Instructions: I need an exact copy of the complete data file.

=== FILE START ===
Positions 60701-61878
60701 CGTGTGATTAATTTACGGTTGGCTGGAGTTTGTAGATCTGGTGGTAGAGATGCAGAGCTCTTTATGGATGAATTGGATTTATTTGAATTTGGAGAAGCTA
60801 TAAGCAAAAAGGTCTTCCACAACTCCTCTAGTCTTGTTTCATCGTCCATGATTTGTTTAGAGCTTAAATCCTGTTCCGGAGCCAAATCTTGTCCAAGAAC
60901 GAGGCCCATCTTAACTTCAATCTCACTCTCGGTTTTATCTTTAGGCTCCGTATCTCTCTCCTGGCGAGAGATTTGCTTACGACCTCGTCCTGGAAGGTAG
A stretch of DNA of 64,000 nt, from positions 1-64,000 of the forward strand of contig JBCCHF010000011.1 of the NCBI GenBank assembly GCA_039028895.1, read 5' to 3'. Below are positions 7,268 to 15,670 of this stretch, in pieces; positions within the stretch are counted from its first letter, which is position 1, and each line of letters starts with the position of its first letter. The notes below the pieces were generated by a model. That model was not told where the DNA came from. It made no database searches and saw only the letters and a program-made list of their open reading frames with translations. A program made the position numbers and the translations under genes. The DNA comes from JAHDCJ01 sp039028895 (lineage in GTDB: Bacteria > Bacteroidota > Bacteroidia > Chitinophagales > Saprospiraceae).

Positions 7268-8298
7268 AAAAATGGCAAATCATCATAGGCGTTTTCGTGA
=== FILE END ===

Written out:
Positions 60701-61878
60701 CGTGTGATTAATTTACGGTTGGCTGGAGTTTGTAGATCTGGTGGTAGAGATGCAGAGCTCTTTATGGATGAATTGGATTTATTTGAATTTGGAGAAGCTA
60801 TAAGCAAAAAGGTCTTCCACAACTCCTCTAGTCTTGTTTCATCGTCCATGATTTGTTTAGAGCTTAAATCCTGTTCCGGAGCCAAATCTTGTCCAAGAAC
60901 GAGGCCCATCTTAACTTCAATCTCACTCTCGGTTTTATCTTTAGGCTCCGTATCTCTCTCCTGGCGAGAGATTTGCTTACGACCTCGTCCTGGAAGGTAG
A stretch of DNA of 64,000 nt, from positions 1-64,000 of the forward strand of contig JBCCHF010000011.1 of the NCBI GenBank assembly GCA_039028895.1, read 5' to 3'. Below are positions 7,268 to 15,670 of this stretch, in pieces; positions within the stretch are counted from its first letter, which is position 1, and each line of letters starts with the position of its first letter. The notes below the pieces were generated by a model. That model was not told where the DNA came from. It made no database searches and saw only the letters and a program-made list of their open reading frames with translations. A program made the position numbers and the translations under genes. The DNA comes from JAHDCJ01 sp039028895 (lineage in GTDB: Bacteria > Bacteroidota > Bacteroidia > Chitinophagales > Saprospiraceae).

Positions 7268-8298
7268 AAAAATGGCAAATCATCATAGGCGTTTTCGTGA